German Event Associations Feel Ignored

GettyImages 1241128581
The British band “The Rolling Stones” perform at Olympiastadion Munich, one of two German stops of the “Sixty” European tour. (Photo by Felix Hörhager/picture alliance via Getty Images)

Germany’s latest draft of the so-called infection protection act has the country’s event associations on edge, as it suggests that promoters will be facing the same situation of perpetual uncertainty as they have been over the past two years.

A continual dialogue between Germany’s event professionals and politicians working in the government’s economic department hasn’t been established despite the live sector seeking it since the beginning of the pandemic. The latest government formed nine months ago, but hasn’t entered into a conversation with the event associations united under the Forum Veranstaltungswirtschaft – despite repeated requests.

See: ‘Maximum Uncertainty’ In Light Of Germany’s COVID Policy

In an Aug. 15 letter to the state secretary for small and medium-sized businesses, Michael Kellner, the Forum points out several issues with the latest infection protection act draft, including its timing, the lack of specificity when it comes to its actual content.

“The implementation of infection control measures must follow clear and binding criteria. These are missing in the draft,” the Forum points out in a press release sent out Aug. 18. The event professionals also point out that a competitive disadvantage would arise if infection control measures were not coordinated in advance throughout Europe.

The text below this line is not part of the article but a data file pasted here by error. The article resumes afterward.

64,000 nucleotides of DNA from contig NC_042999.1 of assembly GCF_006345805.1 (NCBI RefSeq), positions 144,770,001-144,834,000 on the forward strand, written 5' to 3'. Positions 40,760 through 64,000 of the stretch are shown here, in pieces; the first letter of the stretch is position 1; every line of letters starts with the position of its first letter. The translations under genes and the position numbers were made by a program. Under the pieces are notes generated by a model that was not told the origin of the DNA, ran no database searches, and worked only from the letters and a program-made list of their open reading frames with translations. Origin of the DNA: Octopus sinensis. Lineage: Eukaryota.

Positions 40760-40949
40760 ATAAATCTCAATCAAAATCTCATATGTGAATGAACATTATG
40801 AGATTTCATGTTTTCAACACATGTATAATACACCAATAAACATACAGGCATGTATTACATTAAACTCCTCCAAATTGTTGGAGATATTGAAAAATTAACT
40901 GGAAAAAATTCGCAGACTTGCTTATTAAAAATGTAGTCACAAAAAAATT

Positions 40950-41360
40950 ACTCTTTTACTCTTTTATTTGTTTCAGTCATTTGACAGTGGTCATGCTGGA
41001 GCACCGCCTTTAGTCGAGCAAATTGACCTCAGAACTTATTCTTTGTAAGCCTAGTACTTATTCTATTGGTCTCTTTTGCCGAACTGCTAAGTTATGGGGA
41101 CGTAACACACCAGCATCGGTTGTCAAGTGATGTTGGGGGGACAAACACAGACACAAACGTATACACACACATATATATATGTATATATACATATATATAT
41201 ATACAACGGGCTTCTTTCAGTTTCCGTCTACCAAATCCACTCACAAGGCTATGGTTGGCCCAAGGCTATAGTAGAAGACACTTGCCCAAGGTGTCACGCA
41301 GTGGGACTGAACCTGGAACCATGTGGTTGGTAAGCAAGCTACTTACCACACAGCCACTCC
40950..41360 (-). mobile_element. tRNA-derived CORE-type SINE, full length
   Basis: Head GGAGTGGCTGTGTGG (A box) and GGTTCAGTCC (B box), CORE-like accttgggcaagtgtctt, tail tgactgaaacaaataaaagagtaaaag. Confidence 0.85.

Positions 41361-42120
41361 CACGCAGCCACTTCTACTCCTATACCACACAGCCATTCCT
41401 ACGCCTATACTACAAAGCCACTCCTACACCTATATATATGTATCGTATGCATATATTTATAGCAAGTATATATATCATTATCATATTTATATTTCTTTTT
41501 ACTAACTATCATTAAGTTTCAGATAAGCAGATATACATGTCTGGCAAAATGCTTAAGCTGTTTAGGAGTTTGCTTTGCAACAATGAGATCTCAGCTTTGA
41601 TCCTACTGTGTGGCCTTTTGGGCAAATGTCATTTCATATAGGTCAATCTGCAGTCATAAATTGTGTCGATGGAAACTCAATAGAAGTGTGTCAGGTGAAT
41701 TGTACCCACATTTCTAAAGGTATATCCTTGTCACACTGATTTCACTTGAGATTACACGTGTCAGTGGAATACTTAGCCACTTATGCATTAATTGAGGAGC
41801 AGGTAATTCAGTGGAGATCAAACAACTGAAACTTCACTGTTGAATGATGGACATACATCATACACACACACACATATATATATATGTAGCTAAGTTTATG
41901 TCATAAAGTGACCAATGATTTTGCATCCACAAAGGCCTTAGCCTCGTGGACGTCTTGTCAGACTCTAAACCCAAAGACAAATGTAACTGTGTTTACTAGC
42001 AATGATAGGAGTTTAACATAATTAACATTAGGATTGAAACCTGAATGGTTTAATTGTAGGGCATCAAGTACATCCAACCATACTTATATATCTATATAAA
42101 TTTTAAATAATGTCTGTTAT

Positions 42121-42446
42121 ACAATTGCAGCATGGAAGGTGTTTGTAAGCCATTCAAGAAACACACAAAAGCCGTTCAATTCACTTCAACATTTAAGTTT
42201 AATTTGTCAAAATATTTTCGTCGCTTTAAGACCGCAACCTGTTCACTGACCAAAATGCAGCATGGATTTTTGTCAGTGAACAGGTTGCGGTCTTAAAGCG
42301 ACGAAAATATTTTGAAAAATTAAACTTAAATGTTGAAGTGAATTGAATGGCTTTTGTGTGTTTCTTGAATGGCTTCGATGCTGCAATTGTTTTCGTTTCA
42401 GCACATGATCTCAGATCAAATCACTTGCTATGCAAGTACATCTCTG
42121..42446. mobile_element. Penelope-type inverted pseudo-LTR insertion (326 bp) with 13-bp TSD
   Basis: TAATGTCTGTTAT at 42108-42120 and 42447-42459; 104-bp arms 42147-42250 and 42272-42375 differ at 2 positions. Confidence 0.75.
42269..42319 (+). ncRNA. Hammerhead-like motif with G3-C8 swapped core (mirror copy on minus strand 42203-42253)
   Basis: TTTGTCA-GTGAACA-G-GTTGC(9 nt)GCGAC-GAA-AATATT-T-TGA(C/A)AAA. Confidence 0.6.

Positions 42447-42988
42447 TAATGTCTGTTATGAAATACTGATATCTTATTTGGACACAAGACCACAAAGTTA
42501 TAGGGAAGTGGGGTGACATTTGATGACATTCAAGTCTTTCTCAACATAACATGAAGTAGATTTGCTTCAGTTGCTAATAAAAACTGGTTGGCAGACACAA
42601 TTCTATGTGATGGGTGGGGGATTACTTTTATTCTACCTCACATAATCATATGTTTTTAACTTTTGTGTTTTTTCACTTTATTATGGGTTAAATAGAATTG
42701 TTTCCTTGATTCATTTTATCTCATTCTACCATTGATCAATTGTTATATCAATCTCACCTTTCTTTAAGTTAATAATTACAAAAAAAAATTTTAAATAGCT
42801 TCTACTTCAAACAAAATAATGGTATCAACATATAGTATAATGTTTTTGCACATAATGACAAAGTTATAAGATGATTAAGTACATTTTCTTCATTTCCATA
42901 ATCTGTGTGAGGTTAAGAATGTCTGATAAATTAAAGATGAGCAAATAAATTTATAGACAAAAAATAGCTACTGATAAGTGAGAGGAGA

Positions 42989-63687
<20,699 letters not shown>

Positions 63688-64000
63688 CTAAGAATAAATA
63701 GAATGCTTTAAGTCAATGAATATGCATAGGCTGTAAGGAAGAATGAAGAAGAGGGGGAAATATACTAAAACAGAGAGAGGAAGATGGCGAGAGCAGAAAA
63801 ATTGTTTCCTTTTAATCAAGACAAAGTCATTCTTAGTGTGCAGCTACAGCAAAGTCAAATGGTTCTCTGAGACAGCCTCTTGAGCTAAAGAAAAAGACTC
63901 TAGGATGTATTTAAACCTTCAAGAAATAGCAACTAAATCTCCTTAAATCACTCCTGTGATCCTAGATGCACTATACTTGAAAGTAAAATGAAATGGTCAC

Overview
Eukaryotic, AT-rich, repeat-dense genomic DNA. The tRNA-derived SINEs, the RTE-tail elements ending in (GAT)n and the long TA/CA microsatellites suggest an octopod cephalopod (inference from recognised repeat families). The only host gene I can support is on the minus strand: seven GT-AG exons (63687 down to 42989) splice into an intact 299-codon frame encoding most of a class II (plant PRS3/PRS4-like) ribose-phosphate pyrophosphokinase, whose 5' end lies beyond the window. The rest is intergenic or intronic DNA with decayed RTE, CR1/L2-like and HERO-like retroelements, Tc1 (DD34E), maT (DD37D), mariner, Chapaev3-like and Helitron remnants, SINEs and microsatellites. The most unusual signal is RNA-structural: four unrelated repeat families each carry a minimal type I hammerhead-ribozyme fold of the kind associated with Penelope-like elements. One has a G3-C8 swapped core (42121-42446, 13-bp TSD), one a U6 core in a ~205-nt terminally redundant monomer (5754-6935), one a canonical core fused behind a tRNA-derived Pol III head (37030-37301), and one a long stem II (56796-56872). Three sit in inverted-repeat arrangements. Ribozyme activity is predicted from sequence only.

They write that it was “regrettable,” that neither the June 8 recommendations of the federal government’s own COVID expert council nor the July 6 proposals for event approval submitted by the Forum itself have been taken into account. The present draft would cause considerable uncertainty in all sectors of the economy, once again resulting in event cancellations in the cultural and b2b event sectors. Another financial aid program for the sector was unavoidable.

The associations consider it “irresponsible” for organizers to once again go on sale with tickets without knowing whether their events could actually be held as planned.

While there was no safety net at all for the b2b sector in case of an enforced cancellation of events, the cultural event sector was still at risk of once again alienating large parts of ticket buyers. Say a mask mandate was imposed after fans already purchased their ticket. It would entitle them to a refund.

The Forum Veranstaltungswirtschaft concludes, that the event industry finds itself in the same economic situation as in the two previous years.

Subscribe to Pollstar HERE